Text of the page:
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B​‌‍‍‍‌‍‌‍‍‍‌‌‌‍‌‌‌‌‌‌​usiness and management research is often applied or actio

B​‌‍‍‍‌‍‌‍‍‍‌‌‌‍‌‌‌‌‌‌​usiness and management research is often applied or action-oriented, interdisciplinary, empirical, conducted within the context of real-world organisations, uses quantitative methods and is designed to inform decision-making within organisations. This type of research is practical and useful for those working in business and management settings (Cassell & Lee, 2011).
I think understanding the distinctiveness of business and management research and why this should be considered when specifying research questions and objectives is critical for the success of our future projects.
Moreover, it is widely accepted that business and management research is distinctive when compared to other forms of research in academia. For example; business and management research is designed to inform decision-making within organisations, rather than simply understanding or describing phenomena. Business and management research is interdisciplinary. This means that it draws on multiple disciplines, including economics, psychology, sociology and anthropology (Tranfield & Denyer, 2004: Tranfield & Starkey, (1998).
Businesses are usually interested in applied research that has a direct impact on business performance, while academic institutions are generally more focused on basic research that contributes to the understanding of business phenomena (Saunders et al., 2019: Bell et al., 2022).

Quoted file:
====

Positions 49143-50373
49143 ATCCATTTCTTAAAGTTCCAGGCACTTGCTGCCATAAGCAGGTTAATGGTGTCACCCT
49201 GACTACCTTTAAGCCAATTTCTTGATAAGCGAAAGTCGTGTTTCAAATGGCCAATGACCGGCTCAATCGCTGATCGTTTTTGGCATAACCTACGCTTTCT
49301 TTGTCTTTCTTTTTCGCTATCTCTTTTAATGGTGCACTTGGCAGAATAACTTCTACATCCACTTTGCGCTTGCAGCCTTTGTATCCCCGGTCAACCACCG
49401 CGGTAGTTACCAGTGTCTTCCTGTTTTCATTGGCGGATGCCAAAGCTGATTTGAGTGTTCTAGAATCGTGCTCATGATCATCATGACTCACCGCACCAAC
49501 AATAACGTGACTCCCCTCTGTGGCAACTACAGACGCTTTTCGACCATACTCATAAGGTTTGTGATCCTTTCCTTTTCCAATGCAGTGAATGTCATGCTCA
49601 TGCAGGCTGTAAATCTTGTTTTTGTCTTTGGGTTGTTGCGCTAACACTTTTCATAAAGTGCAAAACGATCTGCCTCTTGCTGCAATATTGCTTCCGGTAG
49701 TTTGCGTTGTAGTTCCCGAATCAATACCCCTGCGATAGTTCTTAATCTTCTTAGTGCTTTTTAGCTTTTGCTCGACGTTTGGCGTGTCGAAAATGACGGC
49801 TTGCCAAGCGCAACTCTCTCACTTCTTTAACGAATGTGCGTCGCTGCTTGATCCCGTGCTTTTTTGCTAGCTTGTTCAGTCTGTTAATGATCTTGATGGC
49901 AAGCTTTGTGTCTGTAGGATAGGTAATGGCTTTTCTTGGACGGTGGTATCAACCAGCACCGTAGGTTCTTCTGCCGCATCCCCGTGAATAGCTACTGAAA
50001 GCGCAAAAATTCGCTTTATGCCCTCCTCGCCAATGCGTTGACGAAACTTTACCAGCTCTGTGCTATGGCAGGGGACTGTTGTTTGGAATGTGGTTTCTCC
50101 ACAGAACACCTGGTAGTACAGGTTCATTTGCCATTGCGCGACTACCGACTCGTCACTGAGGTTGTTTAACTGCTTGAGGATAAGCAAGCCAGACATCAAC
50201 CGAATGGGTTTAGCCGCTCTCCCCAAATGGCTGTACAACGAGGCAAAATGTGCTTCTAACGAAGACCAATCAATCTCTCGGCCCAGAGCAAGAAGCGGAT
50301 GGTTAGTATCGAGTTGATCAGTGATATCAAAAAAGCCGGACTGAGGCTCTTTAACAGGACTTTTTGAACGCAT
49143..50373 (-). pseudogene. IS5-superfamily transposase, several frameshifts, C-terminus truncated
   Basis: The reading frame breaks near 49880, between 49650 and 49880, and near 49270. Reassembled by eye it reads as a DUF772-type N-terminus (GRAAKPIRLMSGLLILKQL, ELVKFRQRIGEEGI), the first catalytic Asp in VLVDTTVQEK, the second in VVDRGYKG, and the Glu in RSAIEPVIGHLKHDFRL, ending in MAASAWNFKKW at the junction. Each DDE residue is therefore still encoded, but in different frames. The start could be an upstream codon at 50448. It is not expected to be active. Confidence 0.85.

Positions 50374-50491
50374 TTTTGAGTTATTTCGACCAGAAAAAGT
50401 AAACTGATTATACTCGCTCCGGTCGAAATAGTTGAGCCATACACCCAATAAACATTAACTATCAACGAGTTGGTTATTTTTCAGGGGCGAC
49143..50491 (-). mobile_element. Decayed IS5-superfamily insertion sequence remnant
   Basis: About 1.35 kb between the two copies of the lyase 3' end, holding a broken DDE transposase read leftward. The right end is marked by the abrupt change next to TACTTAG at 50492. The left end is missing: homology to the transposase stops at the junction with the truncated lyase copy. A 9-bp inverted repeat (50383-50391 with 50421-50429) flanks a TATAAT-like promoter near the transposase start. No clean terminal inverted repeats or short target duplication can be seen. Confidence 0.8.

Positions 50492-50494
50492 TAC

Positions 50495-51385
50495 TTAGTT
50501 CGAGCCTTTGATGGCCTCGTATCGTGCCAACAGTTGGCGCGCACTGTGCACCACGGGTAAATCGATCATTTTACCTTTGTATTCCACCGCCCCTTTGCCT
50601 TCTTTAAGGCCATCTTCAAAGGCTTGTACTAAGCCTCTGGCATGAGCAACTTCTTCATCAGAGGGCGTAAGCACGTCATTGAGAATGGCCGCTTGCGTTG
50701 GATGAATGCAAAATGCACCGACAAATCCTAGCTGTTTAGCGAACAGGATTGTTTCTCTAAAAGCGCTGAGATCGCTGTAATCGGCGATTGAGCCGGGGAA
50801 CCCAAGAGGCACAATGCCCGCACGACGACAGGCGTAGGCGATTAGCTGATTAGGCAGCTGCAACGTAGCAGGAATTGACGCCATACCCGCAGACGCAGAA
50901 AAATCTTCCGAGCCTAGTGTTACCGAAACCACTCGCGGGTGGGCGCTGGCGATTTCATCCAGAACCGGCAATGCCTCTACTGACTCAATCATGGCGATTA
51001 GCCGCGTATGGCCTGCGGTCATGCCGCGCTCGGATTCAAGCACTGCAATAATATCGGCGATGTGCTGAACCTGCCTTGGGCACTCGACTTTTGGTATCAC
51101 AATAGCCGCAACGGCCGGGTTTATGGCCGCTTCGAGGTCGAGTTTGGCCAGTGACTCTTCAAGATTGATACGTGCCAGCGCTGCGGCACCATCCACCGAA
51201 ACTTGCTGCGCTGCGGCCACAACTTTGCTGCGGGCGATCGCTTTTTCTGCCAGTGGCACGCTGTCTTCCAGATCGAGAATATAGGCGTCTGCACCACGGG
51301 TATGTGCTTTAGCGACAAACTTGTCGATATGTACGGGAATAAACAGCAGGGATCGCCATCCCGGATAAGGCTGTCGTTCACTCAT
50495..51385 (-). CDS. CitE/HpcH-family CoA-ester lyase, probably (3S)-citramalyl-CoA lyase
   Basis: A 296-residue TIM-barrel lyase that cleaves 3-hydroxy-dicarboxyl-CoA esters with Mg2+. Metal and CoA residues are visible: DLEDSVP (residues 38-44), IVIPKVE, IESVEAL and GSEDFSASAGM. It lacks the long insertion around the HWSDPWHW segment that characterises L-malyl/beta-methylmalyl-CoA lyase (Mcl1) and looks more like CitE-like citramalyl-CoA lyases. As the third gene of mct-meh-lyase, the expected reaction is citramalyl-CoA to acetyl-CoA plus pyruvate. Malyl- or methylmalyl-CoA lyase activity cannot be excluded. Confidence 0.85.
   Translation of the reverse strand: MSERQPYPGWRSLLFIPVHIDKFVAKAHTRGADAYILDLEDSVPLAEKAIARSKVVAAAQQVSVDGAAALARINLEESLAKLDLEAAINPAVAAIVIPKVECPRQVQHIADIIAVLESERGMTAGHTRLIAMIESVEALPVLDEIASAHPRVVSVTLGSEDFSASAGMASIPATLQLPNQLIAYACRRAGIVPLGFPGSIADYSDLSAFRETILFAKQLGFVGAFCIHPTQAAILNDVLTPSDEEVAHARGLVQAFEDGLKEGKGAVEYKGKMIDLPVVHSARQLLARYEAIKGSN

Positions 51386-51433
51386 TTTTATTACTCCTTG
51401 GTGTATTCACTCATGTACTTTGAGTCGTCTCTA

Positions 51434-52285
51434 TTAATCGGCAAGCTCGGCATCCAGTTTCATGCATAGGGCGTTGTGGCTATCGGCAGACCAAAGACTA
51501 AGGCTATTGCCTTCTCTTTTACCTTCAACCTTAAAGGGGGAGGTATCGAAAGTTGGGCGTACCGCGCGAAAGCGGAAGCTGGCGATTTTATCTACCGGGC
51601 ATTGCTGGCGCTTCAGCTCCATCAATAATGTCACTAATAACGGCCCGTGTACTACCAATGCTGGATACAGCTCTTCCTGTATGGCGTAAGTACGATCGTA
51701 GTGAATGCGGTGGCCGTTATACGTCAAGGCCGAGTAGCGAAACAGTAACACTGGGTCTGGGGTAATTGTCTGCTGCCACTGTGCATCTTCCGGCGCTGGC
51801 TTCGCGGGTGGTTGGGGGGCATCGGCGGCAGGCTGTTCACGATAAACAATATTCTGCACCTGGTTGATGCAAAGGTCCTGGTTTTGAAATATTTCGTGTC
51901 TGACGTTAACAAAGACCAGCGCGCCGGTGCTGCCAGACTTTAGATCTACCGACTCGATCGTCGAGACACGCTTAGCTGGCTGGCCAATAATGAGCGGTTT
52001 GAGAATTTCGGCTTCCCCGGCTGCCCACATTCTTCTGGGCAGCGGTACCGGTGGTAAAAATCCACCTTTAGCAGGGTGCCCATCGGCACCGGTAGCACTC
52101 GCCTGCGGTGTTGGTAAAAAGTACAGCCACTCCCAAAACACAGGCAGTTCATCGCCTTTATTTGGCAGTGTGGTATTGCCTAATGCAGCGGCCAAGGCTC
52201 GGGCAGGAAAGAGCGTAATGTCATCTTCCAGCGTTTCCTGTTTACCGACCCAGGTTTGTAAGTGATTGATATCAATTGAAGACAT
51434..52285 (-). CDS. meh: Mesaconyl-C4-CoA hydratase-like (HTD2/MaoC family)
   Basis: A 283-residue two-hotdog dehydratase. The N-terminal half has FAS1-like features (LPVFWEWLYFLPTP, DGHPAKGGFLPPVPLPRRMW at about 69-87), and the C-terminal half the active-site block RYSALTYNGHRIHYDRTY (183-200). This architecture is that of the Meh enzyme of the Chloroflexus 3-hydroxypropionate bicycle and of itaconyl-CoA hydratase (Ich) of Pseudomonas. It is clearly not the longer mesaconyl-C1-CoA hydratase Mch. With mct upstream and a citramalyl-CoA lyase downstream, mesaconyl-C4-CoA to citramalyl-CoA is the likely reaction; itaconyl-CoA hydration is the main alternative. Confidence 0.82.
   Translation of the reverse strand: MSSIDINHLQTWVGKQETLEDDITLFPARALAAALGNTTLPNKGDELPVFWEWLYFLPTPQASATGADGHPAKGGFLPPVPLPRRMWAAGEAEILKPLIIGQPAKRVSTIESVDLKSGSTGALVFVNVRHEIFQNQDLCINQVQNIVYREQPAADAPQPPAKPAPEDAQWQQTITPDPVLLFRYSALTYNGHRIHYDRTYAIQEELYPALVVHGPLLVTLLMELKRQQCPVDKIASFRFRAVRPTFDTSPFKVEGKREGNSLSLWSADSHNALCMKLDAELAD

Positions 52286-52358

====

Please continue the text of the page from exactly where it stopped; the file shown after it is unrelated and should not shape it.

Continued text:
Upon critical analysis, several of the academics already cited in this post suggest there are several benefits of conducting business and management research. First, research can help organisations improve their performance by providing insights into best practices. Second, research can help organisations make better decisions by providing a rigorous, evidence-based assessment of different op​‌‍‍‍‌‍‌‍‍‍‌‌‌‍‌‌‌‌‌‌​tions. Third, research can help organisations to innovate and stay ahead of the competition by generating new ideas and insights. Finally, research can build the capacity of organisations by developing the skills and knowledge of their employees.
However, according to Tranfield and Denyer (2004) and Tranfield and Starkey (1998), there are several challenges that need to be considered when conducting business and management research. First, the nature of businesses makes it difficult to collect data that is representative of the population. Second, businesses are often reluctant to share confidential information with researchers. Third, the time frame within which research must be conducted is often very short. Fourth, the resources available to conduct research are often limited. Finally, the results of the research are often not immediately actionable.
Would the group agree that despite the challenges, business and management research can be a valuable tool for organisations?
References
Bell, E., Bryman, E. & Harley, B. (2022) Business Research Methods. (6 Ed). Oxford: Oxford University Press.
Cassell, C. & Lee, B. (2011) Challenges and Controversies in Management Research. (Eds). New York: Routledge.
Saunders, M. Lewis, P. & Thornhill, A. (2019). Research Methods for Business Students. (8th Ed). London: Pearson.
Tranfield, D. & Denyer, D. (2004) Linking theory to practice: A grand challenge for management research in the 21st century?. Organization Management Journal. 1(1): 10-14. DOI: https://doi.org/10.1057/omj.2004.4.
Tranfield, D. & Starkey, K. (1998) The nature, social organization and promotion of management research: Towards policy. British Journal of Management. 9(4): 341–53. DOI: https://doi.org/10.1111/1467-8551.001​‌‍‍‍‌‍‌‍‍‍‌‌‌‍‌‌‌‌‌‌​03.

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